Summerbrooke developers skirt around buffer plan

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North Strabane Township supervisors will vote on the Summerbrooke development’s final site plan next week, but some indicated they might leverage their voting power to compel Summerbrooke developers to restore a buffer on the property.


Frustration levels were high at the non-voting meeting Tuesday as supervisors and residents alike complained that Summerbrooke developers have not restored a planted buffer more than four months after trees were torn down by developers of the neighboring Majestic Hills. Township ordinance requires a 35-foot planted buffer on the Summerbrooke side between the Summerbrooke and Majestic Hills developments.


Summerbrooke’s final site plan was recommended for approval by the planning commission, but township Manager Frank Siffrinn told supervisors they should consider voting the plan down if developers still refuse to comply with township ordinance and restore the buffer.


“I think the board needs to give some consideration that we might want to withhold final approval of the planning until we get some response from the developer and, more importantly, get some cooperation,” Siffrinn said.


For weeks it was unclear which developer was responsible for planting a new buffer, but ultimately it was determined that Summerbrooke developers would be responsible for planting a buffer of trees on their side.


“(Summerbrooke developers) are still resistant to planting any buffer, so I think we just need to hold their feet to the fire and not release any bonds until this buffer issue is resolved,” said township engineer Joe Sites. “We’ve been talking about this for months.”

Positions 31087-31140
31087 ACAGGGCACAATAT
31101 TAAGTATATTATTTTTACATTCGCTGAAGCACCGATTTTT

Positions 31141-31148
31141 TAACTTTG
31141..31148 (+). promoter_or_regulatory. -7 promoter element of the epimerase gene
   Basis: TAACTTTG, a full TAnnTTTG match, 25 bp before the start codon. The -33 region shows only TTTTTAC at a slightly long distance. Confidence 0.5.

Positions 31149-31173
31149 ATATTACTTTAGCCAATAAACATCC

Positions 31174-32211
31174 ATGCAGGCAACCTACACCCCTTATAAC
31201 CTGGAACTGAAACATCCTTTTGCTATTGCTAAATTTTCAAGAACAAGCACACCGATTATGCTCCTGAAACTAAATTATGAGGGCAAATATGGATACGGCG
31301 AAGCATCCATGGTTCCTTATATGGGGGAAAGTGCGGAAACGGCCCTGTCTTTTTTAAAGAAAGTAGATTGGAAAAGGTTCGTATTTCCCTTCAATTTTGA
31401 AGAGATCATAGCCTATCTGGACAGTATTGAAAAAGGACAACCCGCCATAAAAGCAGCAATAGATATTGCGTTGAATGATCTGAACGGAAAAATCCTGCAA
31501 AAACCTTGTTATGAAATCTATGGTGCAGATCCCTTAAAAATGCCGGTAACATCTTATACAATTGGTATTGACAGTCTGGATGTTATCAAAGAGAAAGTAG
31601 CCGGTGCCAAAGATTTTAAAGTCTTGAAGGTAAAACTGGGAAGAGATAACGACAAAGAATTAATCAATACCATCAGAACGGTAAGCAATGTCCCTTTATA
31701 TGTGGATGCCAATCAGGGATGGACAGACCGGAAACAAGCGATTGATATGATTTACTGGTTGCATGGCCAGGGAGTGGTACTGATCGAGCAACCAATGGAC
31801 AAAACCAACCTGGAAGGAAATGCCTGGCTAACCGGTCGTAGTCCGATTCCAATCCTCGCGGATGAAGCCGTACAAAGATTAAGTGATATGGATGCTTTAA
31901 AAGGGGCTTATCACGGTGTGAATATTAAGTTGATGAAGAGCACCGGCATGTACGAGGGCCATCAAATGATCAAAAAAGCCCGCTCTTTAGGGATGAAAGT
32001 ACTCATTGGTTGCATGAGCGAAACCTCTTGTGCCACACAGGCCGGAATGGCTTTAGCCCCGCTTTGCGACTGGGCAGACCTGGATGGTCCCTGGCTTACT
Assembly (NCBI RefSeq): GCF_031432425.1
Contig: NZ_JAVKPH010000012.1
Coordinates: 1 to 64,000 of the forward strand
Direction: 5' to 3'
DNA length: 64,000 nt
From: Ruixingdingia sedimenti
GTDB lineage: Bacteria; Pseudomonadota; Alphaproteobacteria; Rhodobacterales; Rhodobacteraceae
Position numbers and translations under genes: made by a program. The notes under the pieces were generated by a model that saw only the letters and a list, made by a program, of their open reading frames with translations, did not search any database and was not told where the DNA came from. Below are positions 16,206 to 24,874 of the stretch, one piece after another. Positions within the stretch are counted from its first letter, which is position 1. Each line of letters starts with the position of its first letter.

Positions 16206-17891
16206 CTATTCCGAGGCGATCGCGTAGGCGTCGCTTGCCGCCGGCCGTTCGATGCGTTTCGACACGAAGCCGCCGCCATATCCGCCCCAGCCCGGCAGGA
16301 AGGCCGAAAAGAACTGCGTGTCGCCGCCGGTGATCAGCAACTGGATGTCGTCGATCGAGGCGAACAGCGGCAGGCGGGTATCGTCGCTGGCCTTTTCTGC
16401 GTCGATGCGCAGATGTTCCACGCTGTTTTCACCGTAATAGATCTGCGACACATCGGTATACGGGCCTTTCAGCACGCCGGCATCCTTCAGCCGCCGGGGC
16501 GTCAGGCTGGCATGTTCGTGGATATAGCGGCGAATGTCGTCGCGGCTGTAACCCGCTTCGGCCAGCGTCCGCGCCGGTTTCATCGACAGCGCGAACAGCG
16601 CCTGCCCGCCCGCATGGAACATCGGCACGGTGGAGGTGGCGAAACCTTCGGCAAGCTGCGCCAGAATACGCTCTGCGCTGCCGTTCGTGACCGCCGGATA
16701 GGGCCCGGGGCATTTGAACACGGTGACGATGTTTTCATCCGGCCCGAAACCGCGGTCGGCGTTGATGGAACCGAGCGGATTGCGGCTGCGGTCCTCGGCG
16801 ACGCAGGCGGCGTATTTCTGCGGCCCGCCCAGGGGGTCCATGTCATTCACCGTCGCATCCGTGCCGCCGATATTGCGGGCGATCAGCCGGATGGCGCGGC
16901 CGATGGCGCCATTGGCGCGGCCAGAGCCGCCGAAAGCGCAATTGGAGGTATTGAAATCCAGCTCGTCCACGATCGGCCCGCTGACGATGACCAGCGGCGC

Vice Chairman Jeff Stanley said Summerbrooke cannot delay any longer because there is only a 90-day window for the buffer to be planted before winter weather sets in.


Brian Cupp, who lives in the Summerbrooke community, told supervisors that he thinks developers might be shirking responsibility. Cupp said there is only one school bus stop in the development, at the intersection of Poplar Street and Gala Drive, and that it should be partly the developer’s job to add more stops.


“My kids have quite a hike to get to and from that stop, and I’m more concerned about their safety than anything else,” Cupp said. “I don’t get the impression that the developer is very cooperative.”


Siffrinn said ownership of the streets in Summerbrooke has not been turned over to the township, and that could pose a hazard for bus drivers, especially in the winter when developers might not clear roads of snow as quickly as the township would.


Siffrinn also noted that an agreement has been reached between the Summerbrooke Homeowners Association and Summerbrooke developers that requires the association to construct a clubhouse and pool or similar recreational facility in the community.


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